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ISU psychologists Douglas Gentile (left) and Craig Anderson (right) are two of the lead researchers in a new study finding some non-violent video games can teach kids to be more cooperative and helpful of others. Photo by Bob Elbert.
Douglas Gentile, Psychology, (515) 294-1472, email@example.com
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Iowa State study finds video games can teach helpful behavior, too
AMES, Iowa -- Previous research by Iowa State University psychologists has found that violent video games can teach children to be aggressive, producing more aggressive behaviors over time. But according to new research led by those same psychologists, the opposite is also true -- some non-violent video games can teach kids to be more cooperative and helpful to others.
Youth of multiple ages (fifth-grade to college-aged) from three countries participated in studies of "prosocial" video games -- positive games in which characters help others. Across the three countries studied, students who played prosocial video games also behaved in a more prosocial manner.
Douglas Gentile, an assistant professor of psychology at Iowa State and director of research for the Minneapolis-based National Institute on Media and the Family, led the team of 12 researchers. ISU Distinguished Professor of Psychology Craig Anderson -- who serves as director of ISU's Center for the Study of Violence -- and psychology graduate student Muniba Saleem also participated in a paper summarizing the results titled, "The Effects of Prosocial Video Games on Prosocial Behaviors: International Evidence From Correlational, Longitudinal, and Experimental Studies." The paper has been released online and will be published in a future issue of the journal Personality and Social Psychology Bulletin.
The paper reports that a survey of 727 middle-school students from Singapore found those who played prosocial games exhibited more cooperation and empathy.
In a longitudinal study of 780 fifth-grade, and 1,050 eighth- and 11th-grade students from Japan, prosocial game play predicted later increases in prosocial behavior over a three- to four-month time span.
And in an experimental study of 161 American college students, those who were randomly assigned to play prosocial games (Chibi Robo and Super Mario Sunshine) behaved more prosocially toward another student in a subsequent task than those who played either neutral (Pure Pinball and Super Monkey Ball Deluxe) or violent video games (Ty2 or Crash Trinsanity). Those who played the violent games engaged in more harmful behaviors toward other students.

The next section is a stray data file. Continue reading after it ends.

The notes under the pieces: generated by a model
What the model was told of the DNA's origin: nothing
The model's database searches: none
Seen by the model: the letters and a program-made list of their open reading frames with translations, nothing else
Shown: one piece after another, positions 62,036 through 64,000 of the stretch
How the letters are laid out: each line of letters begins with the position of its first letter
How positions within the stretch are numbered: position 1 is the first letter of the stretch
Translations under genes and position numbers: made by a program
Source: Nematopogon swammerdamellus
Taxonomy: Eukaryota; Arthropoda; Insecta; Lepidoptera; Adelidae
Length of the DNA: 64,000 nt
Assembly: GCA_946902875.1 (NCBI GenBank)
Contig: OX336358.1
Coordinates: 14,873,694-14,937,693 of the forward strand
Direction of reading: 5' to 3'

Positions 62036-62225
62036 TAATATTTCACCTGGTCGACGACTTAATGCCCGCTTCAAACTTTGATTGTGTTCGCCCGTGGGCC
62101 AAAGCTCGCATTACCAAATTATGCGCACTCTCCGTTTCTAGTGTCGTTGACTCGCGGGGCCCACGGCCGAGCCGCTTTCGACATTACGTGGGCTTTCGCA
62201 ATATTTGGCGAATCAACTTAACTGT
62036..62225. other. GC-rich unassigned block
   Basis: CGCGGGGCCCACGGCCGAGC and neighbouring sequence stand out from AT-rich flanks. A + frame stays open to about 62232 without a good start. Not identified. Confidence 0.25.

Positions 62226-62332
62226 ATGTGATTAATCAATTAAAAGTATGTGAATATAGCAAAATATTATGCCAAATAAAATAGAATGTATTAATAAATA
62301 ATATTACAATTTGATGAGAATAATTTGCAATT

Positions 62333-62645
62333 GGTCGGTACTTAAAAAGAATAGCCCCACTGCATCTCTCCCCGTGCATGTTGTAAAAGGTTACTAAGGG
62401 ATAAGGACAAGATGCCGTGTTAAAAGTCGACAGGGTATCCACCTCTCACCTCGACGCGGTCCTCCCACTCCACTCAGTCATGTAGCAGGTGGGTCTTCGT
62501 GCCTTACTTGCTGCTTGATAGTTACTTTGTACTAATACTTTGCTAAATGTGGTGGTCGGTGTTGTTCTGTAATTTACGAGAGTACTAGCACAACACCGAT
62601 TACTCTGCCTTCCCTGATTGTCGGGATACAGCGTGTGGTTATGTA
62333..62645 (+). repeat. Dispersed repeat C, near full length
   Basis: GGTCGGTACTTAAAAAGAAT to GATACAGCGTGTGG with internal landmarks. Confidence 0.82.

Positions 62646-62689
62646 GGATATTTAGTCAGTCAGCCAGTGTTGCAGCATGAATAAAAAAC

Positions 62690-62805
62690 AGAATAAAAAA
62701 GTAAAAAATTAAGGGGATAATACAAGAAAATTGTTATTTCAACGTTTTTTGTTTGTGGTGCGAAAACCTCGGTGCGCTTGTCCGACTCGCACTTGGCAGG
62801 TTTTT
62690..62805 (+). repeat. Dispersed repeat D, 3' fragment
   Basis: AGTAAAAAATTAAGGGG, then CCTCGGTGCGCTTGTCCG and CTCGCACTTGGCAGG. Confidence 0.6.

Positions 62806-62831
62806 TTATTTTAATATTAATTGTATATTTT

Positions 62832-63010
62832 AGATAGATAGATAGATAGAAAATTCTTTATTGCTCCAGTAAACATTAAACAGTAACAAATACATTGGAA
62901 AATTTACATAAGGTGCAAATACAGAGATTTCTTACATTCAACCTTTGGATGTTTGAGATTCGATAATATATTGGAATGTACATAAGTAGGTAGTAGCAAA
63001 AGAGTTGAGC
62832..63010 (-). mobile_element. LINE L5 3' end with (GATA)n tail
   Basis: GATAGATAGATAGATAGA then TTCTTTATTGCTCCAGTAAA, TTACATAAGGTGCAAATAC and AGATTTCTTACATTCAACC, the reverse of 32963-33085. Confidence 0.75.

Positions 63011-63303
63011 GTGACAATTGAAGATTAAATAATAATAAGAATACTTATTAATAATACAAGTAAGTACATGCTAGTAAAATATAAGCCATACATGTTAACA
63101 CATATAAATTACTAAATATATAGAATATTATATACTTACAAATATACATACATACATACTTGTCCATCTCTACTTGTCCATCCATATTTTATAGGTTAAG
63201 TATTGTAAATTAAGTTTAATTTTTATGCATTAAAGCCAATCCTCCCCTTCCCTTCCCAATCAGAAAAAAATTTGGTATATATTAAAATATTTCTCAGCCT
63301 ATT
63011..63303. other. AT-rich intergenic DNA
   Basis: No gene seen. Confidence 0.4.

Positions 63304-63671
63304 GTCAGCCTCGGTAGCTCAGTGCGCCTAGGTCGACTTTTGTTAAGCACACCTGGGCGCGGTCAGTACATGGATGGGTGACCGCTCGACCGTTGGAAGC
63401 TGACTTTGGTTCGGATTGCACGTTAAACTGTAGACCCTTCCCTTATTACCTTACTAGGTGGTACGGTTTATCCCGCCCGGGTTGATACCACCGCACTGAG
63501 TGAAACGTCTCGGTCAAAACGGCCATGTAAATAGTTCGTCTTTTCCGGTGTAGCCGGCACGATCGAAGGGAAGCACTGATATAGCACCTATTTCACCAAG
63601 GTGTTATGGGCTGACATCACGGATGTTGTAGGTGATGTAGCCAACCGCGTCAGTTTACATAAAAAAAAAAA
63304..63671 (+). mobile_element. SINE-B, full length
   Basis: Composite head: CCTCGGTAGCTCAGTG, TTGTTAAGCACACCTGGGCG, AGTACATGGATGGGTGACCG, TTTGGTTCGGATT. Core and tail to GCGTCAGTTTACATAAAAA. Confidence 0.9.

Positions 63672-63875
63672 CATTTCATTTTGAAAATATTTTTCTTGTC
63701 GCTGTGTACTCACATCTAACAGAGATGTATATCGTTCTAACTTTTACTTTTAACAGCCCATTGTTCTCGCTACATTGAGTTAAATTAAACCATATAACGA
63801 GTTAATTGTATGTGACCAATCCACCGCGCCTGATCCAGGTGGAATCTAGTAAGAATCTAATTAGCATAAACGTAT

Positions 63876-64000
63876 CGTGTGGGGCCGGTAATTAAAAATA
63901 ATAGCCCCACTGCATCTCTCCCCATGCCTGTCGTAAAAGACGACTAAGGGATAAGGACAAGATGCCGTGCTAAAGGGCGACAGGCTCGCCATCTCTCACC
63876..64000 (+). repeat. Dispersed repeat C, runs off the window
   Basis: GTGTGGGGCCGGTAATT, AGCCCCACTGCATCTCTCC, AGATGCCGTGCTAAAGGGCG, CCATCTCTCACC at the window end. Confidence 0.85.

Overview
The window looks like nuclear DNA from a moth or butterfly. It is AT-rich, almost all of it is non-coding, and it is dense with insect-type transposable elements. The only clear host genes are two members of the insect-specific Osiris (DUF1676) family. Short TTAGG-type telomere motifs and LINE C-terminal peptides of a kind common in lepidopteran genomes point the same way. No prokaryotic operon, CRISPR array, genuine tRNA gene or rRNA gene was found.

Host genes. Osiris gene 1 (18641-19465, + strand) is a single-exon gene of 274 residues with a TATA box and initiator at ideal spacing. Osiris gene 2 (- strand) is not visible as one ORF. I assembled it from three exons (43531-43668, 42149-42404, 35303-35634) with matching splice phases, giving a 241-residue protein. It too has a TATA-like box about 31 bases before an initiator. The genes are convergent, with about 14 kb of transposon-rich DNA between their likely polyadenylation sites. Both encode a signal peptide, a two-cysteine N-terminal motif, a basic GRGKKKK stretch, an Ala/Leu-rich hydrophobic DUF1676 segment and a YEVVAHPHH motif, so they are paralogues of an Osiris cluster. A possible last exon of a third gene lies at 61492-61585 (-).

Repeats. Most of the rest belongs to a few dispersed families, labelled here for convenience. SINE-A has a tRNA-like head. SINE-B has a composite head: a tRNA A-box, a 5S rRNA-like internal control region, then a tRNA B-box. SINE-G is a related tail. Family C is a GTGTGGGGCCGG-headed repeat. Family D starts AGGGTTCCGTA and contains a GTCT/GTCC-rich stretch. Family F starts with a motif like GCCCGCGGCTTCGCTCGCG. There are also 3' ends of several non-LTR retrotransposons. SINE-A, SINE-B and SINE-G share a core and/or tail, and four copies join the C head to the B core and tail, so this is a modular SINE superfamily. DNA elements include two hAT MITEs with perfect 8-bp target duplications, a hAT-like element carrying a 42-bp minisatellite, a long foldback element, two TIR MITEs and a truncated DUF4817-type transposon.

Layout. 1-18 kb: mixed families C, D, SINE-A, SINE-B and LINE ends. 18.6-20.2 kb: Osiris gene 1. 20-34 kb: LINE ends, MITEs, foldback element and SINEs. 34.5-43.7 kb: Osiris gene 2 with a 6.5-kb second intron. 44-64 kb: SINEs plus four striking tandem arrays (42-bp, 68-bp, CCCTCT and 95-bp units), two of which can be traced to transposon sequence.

"Video games are not inherently good or bad," wrote the researchers in the paper. "Video games can have both positive and negative effects.
"Content matters, and games are excellent teachers," they continued. "Violent content in video games can lead people to behave more aggressively. Prosocial content, in contrast, can lead people to behave in a more cooperative and helpful manner."
The researchers conclude that the similar results across different methodologies, ages and cultures provide strong evidence of a prosocial game content effect. They also support the General Learning Model, which predicts that the kinds of associations that are activated and formed by a video game depend on the content of the game.
"This set of studies demonstrates why it is so critical that parents pay attention to the types of games that children play," Gentile said. "Games can have many benefits, but parents need to help choose the games that are most likely to get maximum benefits."
The complete paper is available online through the journal at http://psp.sagepub.com/pap.dtl.
New research led by ISU psychologists Douglas Gentile and Craig Anderson summarizing studies from three countries found that some non-violent video games can teach kids to be more cooperative and helpful to others.
"This set of studies demonstrates why it is so critical that parents pay attention to the types of games that children play. Games can have many benefits, but parents need to help choose the games that are most likely to get maximum benefits."